Farmers and agriculture groups are digging through the details of the new North American trade deal, called the United States Canada Mexico Agreement, and some are raising concerns that clash with the celebratory mood of the three countries’ leaders.
That’s one of the reasons why Joe Maxwell, executive director of the Organization for Competitive Markets, finds the proposal disappointing. His group advocates for independent family farmers.
He said if Congress approves this deal, only multinational agribusinesses like Cargill or JBS will be able to lodge trade complaints, such as accusing one of the countries of unfairly subsidizing its farmers.
“Continuing to give private corporations the ability to bring a dispute actually puts the farmer in harm’s way,” he said, adding that he believes agribusinesses will act in their own interests and there isn’t a mechanism for independent farmers to advocate for themselves. Maxwell says the deal would also undercut bipartisan congressional efforts to put a moratorium on large agribusiness mergers and leave too much authority in the hands of the World Trade Organization.
But there’s a possible boon for wheat growers in states along the border with Canada, which will be required to treat U.S. wheat the same way it treats its own.
“It would be a big step forward to make this much more fair for U.S. farmers along the border to sell their wheat into Canada,” said Steve Mercer, vice president of U.S. Wheat Associates, which advocates for exports on behalf of state wheat-growers associations.
Mercer said the deal also could help restore Mexican confidence in U.S. agricultural products, as it “preserves the duty-free access and ends the renegotiation.” He added that Mexican imports of U.S. wheat are down about 25 percent this year, which he attributes to Mexico’s concerns about ongoing trade disputes and in particular President Trump’s use of tariffs for leverage.
Dairy could also be a winner, as Canada agreed to some changes that should allow U.S. farmers to expand their exports of milk, cheese and other products, after some tough years, especially for New York and Wisconsin dairies.
What's the beef?
Some beef industry leaders fear they may lose out under the new deal.
Bill Bullard, is the CEO of the Ranchers-Cattlemen Action Legal Fund United Stockgrowers of America, and is a former rancher. He was one of severalindustry leaders who called for NAFTA renegotiations to include country of origin labeling.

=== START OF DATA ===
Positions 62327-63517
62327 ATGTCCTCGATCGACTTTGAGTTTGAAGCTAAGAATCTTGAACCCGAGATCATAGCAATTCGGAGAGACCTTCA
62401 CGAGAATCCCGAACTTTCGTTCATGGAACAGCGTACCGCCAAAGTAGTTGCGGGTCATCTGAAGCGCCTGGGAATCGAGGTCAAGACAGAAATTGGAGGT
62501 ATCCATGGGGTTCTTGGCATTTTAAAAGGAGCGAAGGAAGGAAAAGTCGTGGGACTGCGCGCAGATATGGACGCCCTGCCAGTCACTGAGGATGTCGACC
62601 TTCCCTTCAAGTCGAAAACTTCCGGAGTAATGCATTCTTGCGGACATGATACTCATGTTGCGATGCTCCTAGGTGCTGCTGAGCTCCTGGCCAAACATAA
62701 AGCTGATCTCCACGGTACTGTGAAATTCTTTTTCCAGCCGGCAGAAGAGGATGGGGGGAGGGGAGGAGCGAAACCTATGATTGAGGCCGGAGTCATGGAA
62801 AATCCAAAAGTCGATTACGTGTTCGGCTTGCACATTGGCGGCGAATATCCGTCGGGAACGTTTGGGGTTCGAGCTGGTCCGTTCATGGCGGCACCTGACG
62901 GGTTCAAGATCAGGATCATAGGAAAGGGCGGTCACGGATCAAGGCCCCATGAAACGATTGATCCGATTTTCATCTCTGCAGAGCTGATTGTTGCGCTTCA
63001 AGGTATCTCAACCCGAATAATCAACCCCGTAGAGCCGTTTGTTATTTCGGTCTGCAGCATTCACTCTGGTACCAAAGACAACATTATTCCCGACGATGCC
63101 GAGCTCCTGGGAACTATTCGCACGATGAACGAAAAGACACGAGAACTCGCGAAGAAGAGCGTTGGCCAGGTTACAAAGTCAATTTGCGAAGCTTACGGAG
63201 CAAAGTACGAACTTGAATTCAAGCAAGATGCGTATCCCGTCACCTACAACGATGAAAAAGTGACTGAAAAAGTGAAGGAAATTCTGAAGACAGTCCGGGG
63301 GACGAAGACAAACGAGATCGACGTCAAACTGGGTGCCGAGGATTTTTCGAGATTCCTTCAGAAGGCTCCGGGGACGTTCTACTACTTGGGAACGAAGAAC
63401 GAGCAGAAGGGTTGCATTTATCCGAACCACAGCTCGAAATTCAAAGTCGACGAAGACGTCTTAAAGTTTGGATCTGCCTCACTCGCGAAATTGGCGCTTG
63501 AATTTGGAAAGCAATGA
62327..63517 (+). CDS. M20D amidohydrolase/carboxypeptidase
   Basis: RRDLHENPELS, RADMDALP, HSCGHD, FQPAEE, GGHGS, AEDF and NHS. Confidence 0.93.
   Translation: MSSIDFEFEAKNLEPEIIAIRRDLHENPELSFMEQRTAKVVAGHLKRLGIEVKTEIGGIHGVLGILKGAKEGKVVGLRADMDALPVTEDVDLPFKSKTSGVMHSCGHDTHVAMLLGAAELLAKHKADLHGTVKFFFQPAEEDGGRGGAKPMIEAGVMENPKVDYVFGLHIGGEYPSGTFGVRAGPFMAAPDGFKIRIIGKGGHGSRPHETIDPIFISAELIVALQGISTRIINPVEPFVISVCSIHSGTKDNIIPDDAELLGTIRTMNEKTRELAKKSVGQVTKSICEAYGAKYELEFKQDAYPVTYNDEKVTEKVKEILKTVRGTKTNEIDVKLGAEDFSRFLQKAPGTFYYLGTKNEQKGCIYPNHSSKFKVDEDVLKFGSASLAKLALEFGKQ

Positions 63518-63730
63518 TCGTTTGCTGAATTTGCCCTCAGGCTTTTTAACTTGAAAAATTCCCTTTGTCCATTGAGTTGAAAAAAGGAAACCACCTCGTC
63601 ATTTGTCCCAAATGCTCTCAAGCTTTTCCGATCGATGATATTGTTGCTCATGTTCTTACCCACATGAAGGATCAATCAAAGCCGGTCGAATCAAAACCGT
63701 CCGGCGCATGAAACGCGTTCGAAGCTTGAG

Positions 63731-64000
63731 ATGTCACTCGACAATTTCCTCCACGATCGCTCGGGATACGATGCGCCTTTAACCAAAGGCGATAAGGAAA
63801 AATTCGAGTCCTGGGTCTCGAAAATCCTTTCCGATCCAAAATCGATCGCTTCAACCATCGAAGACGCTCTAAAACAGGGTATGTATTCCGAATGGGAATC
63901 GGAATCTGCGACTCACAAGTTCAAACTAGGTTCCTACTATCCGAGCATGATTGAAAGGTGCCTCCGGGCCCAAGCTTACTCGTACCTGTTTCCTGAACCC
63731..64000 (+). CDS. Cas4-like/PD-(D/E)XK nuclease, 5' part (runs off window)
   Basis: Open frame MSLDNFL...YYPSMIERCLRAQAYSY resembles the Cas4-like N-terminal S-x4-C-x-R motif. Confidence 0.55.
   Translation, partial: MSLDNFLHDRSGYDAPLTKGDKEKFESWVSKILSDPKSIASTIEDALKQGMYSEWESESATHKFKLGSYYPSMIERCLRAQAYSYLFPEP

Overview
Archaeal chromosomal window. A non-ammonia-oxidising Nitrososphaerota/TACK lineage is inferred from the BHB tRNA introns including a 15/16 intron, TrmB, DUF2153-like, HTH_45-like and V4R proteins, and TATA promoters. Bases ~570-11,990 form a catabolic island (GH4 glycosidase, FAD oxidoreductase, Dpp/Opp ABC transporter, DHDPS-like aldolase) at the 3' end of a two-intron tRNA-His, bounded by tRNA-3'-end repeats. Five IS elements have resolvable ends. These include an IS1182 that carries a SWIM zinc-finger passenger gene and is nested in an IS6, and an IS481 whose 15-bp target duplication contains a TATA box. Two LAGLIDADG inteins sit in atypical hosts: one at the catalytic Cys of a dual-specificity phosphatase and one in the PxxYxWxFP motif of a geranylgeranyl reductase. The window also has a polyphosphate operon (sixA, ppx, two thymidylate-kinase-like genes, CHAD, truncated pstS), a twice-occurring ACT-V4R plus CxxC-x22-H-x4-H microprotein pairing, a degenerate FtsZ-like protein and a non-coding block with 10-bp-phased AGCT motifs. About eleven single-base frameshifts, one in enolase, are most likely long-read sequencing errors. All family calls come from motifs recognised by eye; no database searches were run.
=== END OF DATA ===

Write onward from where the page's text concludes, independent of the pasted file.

The U.S. Department of Agriculture did away with the regulation in 2015 after persistent complaints from Canada and Mexico. Since then, meat that is raised in Mexico and Canada can be labeled as a product of the U.S., as long as it’s slaughtered or packaged in this country.
Bullard said the labeling system is deceptive to consumers who think they’re purchasing a U.S.-made product. He also argued that the labeling system undermines U.S. cattle producers, who are forced to compete with cheaper imports from Canada and Mexico.
“We are very disappointed that the administration has missed a huge opportunity to help rebuild and strengthen our U.S. cattle industry,” he said.
But in a news release,the National Cattlemen’s Beef Association, which represents many ranchers and the large meatpackers, said the new deal was a success because the free trade gives producers access to foreign markets.
The National Farmers Union echoed the disappointment over labeling. But President Roger Johnson issued a statement saying that the deal, while no panacea, would help to repair strained trade relations between the three countries.
“We have long been at the forefront of the fight for fair trade that puts family farmers and ranchers on an even playing field with corporations and the rest of the world,” the statement said. “Yet a couple areas in this agreement appear to fall short of these goals.”
“Progress was made on the dispute settlement mechanisms,” the statement said, but they still concentrate power in the big corporations.
Congress will need to approve the deal before it can be finalized and implemented.
Harvest Public Media reporter Esther Honig contributed to this report.
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